On May 30, 2018, Iowa Governor Kim Reynolds signed Senate File 2417 (SF 2417), an extensive state tax reform bill to improve the tax structure in Iowa. This law modernizes and expands the types of businesses required to collect Iowa sales tax and local option sales tax. Specifically, marketplace facilitators and remote sellers that exceed a certain amount of revenue or transactions must charge Iowa sales tax and applicable local option sales tax the same as retailers with a physical presence in Iowa. The 2019 legislature modified those new requirements.
Marketplace facilitators must begin collecting Iowa sales tax and applicable local option sales tax on January 1, 2019 if the marketplace facilitator made or facilitated Iowa sales of tangible personal property, services, or specified digital products into Iowa equal to or exceeding $100,000 in calendar year 2018.
Example: Marketplace M is a marketplace facilitator that collects Iowa sales tax and applicable local option sales tax on Iowa sales facilitated through M's marketplace. Seller S lists soccer balls for sale on M's marketplace. A purchaser in Iowa buys a soccer ball listed by S on M's marketplace. The soccer ball is delivered to the purchaser's home address in Iowa. M must collect Iowa sales tax and applicable local option sales tax on the sale of the soccer ball. The outcome is the same regardless of whether S is located in Iowa and regardless of S's Iowa sales volume.
If a marketplace seller only makes retail sales in Iowa through a marketplace and the marketplace facilitator collects Iowa sales tax and applicable local option sales tax, the marketplace seller does not need to obtain an Iowa sales tax permit or file Iowa sales tax returns. Iowa sales tax will be reported and paid on a sales tax return filed by the marketplace facilitator.
If a marketplace facilitator did not meet the economic nexus threshold in calendar year 2018 (and is therefore not required to collect Iowa sales tax beginning January 1, 2019), and the marketplace seller exceeded the thresholds in calendar year 2018, the marketplace seller must collect Iowa sales tax and applicable local option sales tax on retail sales made on the marketplace. Marketplace sellers should contact the marketplaces on which they make sales to determine when the marketplace will begin collecting Iowa sales tax and applicable local option sales tax.
Example: Seller C is an Iowa-based business, with property and personnel located in Iowa. Seller C has $80,000 in gross revenue from Iowa sales. Seller C makes $10,000 of gross revenue from Iowa sales through a marketplace facilitator that collects Iowa sales tax and applicable local option sales tax. The remaining $70,000 in gross revenue comes from Iowa sales made directly through Seller C from its physical location in Iowa. Seller C must collect and remit Iowa sales tax and applicable local option sales tax on the $70,000 in non-marketplace sales. On its Iowa sales tax ;return, Seller C should report $80,000 in gross sales. Seller C may take a deduction of $10,000 for sales on which the marketplace collected Iowa sales tax and applicable local option sales tax.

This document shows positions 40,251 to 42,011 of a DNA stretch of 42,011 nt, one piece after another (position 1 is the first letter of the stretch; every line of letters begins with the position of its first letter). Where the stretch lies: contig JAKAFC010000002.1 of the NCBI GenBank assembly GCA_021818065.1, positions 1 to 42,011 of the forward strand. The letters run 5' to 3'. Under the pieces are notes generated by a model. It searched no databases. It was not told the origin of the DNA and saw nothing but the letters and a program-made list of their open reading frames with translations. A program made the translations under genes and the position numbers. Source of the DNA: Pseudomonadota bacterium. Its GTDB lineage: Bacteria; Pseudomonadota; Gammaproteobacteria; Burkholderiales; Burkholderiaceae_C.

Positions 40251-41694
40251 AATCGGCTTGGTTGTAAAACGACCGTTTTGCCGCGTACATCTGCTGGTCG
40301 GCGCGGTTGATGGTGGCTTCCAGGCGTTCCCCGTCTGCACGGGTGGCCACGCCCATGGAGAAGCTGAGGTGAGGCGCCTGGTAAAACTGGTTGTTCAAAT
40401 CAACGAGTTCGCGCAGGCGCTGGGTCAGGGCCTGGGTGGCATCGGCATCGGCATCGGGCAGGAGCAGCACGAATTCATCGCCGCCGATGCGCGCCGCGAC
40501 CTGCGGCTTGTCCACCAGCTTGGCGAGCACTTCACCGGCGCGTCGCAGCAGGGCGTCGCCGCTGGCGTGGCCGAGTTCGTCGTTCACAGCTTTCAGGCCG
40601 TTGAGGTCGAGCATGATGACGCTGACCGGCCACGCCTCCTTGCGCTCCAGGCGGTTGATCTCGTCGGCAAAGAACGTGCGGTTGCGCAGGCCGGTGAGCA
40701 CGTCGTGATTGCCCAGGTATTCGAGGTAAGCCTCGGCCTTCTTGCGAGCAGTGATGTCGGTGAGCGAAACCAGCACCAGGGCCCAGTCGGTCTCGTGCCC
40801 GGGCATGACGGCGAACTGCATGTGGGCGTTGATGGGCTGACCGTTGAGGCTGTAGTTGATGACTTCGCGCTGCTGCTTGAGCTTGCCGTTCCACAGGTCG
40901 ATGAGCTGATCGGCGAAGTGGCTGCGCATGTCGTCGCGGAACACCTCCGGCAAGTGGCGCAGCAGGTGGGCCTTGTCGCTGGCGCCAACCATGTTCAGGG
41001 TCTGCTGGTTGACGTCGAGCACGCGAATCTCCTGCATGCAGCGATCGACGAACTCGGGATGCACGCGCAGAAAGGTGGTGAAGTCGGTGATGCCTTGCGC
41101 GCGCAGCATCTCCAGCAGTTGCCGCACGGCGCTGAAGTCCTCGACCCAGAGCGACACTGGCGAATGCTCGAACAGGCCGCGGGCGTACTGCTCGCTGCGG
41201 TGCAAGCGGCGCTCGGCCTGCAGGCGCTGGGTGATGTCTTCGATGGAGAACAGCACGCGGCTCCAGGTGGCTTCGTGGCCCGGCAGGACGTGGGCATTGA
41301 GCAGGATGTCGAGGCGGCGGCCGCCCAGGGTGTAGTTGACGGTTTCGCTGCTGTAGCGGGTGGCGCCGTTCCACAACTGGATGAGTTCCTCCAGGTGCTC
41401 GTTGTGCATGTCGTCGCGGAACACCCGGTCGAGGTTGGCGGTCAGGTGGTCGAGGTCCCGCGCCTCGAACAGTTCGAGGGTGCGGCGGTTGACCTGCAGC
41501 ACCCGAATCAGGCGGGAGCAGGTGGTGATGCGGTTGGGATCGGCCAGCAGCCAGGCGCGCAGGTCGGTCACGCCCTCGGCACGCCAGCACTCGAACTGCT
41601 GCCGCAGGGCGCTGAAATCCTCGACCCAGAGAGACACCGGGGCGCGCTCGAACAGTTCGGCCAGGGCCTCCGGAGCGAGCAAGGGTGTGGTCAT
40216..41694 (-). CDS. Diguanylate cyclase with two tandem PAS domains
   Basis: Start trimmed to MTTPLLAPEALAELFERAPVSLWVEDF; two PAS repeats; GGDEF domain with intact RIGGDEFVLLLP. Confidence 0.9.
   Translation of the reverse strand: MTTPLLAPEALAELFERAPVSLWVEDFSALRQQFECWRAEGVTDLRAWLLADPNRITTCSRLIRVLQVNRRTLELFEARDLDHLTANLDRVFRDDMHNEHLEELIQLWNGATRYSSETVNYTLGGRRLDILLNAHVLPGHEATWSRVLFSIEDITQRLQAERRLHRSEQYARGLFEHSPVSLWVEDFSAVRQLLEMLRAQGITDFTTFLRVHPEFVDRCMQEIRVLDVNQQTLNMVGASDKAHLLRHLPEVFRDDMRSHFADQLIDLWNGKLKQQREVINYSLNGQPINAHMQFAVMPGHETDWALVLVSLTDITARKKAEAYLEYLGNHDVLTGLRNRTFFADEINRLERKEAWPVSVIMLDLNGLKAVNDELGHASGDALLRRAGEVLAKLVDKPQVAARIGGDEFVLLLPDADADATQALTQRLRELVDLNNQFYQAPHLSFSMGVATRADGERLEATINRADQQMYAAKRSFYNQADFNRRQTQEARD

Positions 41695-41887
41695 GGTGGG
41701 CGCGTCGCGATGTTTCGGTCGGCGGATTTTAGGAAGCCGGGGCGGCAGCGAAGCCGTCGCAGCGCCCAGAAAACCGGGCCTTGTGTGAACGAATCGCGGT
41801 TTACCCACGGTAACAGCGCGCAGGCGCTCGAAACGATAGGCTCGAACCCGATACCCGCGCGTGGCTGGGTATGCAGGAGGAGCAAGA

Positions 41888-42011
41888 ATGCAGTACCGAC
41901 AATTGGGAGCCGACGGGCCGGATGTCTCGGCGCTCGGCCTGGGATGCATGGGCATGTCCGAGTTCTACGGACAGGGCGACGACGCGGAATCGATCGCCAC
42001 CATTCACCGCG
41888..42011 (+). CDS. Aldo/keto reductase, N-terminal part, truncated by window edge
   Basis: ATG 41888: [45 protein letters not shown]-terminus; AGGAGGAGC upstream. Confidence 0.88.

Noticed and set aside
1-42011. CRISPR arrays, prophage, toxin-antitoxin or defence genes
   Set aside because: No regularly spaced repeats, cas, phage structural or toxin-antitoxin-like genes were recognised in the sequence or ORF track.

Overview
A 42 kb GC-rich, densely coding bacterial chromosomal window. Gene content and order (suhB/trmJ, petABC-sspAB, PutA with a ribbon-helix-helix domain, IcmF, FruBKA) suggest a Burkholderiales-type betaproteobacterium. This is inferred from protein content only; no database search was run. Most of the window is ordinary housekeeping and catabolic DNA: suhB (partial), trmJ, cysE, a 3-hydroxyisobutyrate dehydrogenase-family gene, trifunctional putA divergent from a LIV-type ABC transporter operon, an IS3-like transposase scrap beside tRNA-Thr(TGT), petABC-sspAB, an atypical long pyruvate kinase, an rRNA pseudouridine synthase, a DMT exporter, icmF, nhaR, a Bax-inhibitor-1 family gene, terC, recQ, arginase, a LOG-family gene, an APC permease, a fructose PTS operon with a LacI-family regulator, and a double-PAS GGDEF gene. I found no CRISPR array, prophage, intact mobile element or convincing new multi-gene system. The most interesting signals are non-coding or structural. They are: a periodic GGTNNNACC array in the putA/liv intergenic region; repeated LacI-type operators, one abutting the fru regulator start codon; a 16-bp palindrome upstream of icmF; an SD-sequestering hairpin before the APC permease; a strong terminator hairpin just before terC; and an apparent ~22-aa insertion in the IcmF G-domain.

Marketplace Seller: a seller that makes retail sales through a marketplace facilitator, regardless of whether the seller is a remote seller or a retailer with a physical presence in Iowa.
If you answered yes to both of these questions, you are likely a marketplace facilitator and are required to obtain a sales tax permit to remit tax collected at your event. For full details about how an entity qualifies as a marketplace facilitator, please review Iowa Code section 423.14A.
If you are not a marketplace facilitator, you need to register your special event in accordance with Iowa Code section 423.33(3). Please complete the following Special Events Sponsor Registration Form. For more information about responsibilities of sponsors and vendors of special events, view Special Events - Sales/Use Tax Permits.
A marketplace or market place is a location where people regularly gather for the purchase and sale of provisions, livestock, and other goods. In different parts of the world, a marketplace may be described as a souk (from the Arabic), bazaar (from the Persian), a fixed mercado (Spanish), or itinerant tianguis (Mexico), or palengke (Philippines). Some markets operate daily and are said to be permanent markets while others are held once a week or on less frequent specified days such as festival days and are said to be periodic markets. The form that a market adopts depends on its locality's population, culture, ambient and geographic conditions. The term market covers many types of trading, as market squares, market halls and food halls, and their different varieties. Thus marketplaces can be both outdoors and indoors, and in the modern world, online marketplaces.